First, we must think bottom line. More people know what they don’t want out of life than know what they do want. They cannot tell you their bottom line. They cannot tell you what their purpose is, what their goals are, or what they believe they are on earth to accomplish. What happens when we do not have a bottom line? Not much. We have no direction, no purpose, no passion, and no power.
One reason Paul was so effective in spreading the Gospel in the first century is that he knew his bottom line: “I want to know Christ and the power of his resurrection and the fellowship of sharing in his sufferings” (Philippians 3:10). Bottom line, Paul said he was here to grow closer to Jesus, to open his life to the power of God so that souls would be saved and lives would be changed, and to spend his life for the Gospel – even if it required sacrifice and suffering.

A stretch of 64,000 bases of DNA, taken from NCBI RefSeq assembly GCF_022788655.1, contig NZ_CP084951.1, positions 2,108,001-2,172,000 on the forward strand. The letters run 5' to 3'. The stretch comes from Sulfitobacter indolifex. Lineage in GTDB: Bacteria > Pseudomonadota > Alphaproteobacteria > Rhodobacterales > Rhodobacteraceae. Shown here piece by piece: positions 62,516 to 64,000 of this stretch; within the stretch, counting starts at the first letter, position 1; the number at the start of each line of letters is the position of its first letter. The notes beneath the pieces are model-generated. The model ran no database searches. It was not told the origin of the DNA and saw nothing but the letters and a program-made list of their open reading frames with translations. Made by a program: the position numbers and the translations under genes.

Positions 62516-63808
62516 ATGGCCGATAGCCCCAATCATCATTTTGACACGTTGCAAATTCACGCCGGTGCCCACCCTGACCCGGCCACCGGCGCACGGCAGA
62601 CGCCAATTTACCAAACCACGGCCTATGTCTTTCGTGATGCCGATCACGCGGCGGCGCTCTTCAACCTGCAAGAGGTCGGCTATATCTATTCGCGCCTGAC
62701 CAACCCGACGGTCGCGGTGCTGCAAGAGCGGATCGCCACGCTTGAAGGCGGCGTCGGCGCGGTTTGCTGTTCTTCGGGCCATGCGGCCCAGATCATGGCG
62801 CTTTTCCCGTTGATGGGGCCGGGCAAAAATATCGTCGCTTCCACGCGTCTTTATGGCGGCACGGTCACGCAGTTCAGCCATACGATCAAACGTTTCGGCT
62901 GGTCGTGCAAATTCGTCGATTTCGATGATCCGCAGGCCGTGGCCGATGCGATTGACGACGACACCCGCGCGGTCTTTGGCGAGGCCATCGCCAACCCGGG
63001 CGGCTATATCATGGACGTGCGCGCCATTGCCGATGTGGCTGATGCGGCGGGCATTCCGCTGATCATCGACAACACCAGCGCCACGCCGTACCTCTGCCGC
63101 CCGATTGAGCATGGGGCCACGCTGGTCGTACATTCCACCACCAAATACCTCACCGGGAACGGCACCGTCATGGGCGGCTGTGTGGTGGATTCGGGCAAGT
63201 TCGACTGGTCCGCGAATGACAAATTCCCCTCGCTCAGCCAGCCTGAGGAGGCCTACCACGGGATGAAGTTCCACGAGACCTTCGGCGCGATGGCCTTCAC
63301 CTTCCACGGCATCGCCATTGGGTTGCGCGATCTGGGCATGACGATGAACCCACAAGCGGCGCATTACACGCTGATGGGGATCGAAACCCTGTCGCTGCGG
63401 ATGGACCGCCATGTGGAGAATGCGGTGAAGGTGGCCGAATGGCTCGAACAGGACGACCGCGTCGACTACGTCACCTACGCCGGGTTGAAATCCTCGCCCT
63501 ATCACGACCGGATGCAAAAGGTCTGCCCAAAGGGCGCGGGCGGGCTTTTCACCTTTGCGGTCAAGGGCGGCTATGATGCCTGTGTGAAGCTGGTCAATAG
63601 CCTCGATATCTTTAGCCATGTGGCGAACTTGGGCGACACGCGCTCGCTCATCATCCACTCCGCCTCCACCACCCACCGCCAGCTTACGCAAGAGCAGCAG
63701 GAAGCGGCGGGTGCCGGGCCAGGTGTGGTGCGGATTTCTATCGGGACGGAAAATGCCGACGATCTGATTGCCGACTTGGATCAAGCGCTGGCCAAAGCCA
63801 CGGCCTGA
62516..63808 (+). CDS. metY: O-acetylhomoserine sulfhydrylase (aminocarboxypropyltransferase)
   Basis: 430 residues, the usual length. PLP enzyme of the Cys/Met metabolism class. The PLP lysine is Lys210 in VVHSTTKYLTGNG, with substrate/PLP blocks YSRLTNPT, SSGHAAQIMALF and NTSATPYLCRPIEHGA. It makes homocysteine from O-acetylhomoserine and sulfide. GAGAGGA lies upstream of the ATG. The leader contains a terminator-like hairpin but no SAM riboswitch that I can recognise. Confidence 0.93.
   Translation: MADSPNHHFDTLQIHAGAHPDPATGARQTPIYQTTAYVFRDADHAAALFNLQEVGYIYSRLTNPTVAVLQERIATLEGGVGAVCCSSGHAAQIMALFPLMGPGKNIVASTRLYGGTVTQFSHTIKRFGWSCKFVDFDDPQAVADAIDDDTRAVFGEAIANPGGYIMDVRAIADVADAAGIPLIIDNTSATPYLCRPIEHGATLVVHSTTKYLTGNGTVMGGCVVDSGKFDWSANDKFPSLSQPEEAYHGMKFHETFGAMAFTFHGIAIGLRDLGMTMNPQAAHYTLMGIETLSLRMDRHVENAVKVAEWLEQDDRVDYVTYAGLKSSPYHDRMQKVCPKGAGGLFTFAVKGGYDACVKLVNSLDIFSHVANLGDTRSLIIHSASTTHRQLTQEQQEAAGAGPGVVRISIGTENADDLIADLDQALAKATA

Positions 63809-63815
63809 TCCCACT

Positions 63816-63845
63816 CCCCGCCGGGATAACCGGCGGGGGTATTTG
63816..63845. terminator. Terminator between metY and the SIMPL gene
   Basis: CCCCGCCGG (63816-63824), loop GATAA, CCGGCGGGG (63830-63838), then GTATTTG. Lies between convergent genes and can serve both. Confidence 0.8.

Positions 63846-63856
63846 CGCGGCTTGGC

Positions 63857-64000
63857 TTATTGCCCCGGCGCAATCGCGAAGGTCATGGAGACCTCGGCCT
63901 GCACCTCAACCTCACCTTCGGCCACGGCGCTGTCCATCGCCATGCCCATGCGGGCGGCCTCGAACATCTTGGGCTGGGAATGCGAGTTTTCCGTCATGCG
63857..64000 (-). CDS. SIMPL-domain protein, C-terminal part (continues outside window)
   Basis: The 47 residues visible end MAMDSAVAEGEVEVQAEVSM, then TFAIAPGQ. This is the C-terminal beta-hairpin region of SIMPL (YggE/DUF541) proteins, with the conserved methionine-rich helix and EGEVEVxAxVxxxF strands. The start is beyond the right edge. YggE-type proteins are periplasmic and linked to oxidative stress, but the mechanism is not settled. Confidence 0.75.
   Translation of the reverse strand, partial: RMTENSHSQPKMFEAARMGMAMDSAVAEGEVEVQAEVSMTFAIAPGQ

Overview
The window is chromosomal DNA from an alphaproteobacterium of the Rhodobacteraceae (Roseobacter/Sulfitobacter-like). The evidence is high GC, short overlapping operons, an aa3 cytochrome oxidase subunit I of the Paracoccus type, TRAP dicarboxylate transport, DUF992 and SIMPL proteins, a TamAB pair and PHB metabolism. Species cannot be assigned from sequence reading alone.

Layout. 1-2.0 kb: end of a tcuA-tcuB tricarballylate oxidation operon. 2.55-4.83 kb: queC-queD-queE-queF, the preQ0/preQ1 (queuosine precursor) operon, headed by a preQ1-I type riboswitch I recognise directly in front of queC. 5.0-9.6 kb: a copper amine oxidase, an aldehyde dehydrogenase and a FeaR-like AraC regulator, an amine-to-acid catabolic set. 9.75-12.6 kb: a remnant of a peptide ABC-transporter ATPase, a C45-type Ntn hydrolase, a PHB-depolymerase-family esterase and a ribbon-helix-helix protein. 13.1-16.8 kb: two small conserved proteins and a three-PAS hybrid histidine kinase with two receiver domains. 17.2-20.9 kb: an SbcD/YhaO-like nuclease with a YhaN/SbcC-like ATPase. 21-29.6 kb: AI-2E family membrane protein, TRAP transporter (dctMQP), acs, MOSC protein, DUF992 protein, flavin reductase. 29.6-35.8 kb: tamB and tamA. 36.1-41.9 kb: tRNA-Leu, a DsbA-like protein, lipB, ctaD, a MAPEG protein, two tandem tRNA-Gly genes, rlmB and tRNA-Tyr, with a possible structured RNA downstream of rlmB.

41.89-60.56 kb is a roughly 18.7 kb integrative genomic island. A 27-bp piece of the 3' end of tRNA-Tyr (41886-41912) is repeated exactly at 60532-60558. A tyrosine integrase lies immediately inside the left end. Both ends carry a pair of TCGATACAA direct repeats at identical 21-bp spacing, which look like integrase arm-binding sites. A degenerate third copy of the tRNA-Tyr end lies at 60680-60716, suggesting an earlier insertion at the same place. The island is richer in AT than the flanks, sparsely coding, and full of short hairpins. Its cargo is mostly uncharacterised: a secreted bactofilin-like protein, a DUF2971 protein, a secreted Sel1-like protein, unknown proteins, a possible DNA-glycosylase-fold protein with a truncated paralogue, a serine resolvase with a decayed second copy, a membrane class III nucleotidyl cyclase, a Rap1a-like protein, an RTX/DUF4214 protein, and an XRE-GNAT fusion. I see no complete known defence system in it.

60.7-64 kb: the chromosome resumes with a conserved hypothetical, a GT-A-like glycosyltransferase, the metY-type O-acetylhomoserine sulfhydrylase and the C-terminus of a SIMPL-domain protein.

Paul’s bottom line gave him a purpose which birthed a passion that generated a power to keep going in spite of persecution and suffering – and the world did not change him; he changed the world.
When thinking about our denomination’s future, what’s your bottom line for a way forward for evangelical Wesleyans? For me, it’s being united with others who love Jesus, trust the Scriptures, have a missional passion for the lost and the poor, and want to embrace all people without letting go of the church’s historical sexual ethic. My bottom line does not care about proving I’m right or villainizing those who see things differently. I have no desire to control or prosecute others. My primary concern is not that we evangelicals receive every last penny of the denominational assets we deserve. My bottom line is to end the fighting and get on with being a church that changes the world.
Second, we need to think positively. Here I am not referring to “the power of positive thinking” but to the faith-filled way of thinking that characterized Paul when he wrote, “I can do all things through him who strengthens me” (Philippians 4:13).